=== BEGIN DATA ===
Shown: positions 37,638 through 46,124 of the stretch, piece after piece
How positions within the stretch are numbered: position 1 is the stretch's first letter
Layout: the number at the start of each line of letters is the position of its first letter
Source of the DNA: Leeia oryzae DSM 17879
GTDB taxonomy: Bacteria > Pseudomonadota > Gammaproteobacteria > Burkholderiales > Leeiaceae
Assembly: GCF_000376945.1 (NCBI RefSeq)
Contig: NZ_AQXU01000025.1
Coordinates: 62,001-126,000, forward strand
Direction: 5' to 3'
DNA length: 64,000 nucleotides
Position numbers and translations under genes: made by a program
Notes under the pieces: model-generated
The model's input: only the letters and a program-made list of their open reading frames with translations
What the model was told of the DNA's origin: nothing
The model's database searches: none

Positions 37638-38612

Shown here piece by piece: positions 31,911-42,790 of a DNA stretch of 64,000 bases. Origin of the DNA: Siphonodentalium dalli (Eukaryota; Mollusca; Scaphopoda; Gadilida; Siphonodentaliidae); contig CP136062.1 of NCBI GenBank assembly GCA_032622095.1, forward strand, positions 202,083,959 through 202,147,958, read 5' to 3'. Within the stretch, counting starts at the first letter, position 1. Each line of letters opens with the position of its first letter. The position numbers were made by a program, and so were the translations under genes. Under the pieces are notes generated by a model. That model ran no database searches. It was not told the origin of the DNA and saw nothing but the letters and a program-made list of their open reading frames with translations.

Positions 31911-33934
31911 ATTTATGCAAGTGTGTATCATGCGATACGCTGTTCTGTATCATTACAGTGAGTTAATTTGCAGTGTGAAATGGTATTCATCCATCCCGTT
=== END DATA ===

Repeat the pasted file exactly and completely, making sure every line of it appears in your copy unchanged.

Shown: positions 37,638 through 46,124 of the stretch, piece after piece
How positions within the stretch are numbered: position 1 is the stretch's first letter
Layout: the number at the start of each line of letters is the position of its first letter
Source of the DNA: Leeia oryzae DSM 17879
GTDB taxonomy: Bacteria > Pseudomonadota > Gammaproteobacteria > Burkholderiales > Leeiaceae
Assembly: GCF_000376945.1 (NCBI RefSeq)
Contig: NZ_AQXU01000025.1
Coordinates: 62,001-126,000, forward strand
Direction: 5' to 3'
DNA length: 64,000 nucleotides
Position numbers and translations under genes: made by a program
Notes under the pieces: model-generated
The model's input: only the letters and a program-made list of their open reading frames with translations
What the model was told of the DNA's origin: nothing
The model's database searches: none

Positions 37638-38612

Shown here piece by piece: positions 31,911-42,790 of a DNA stretch of 64,000 bases. Origin of the DNA: Siphonodentalium dalli (Eukaryota; Mollusca; Scaphopoda; Gadilida; Siphonodentaliidae); contig CP136062.1 of NCBI GenBank assembly GCA_032622095.1, forward strand, positions 202,083,959 through 202,147,958, read 5' to 3'. Within the stretch, counting starts at the first letter, position 1. Each line of letters opens with the position of its first letter. The position numbers were made by a program, and so were the translations under genes. Under the pieces are notes generated by a model. That model ran no database searches. It was not told the origin of the DNA and saw nothing but the letters and a program-made list of their open reading frames with translations.

Positions 31911-33934
31911 ATTTATGCAAGTGTGTATCATGCGATACGCTGTTCTGTATCATTACAGTGAGTTAATTTGCAGTGTGAAATGGTATTCATCCATCCCGTT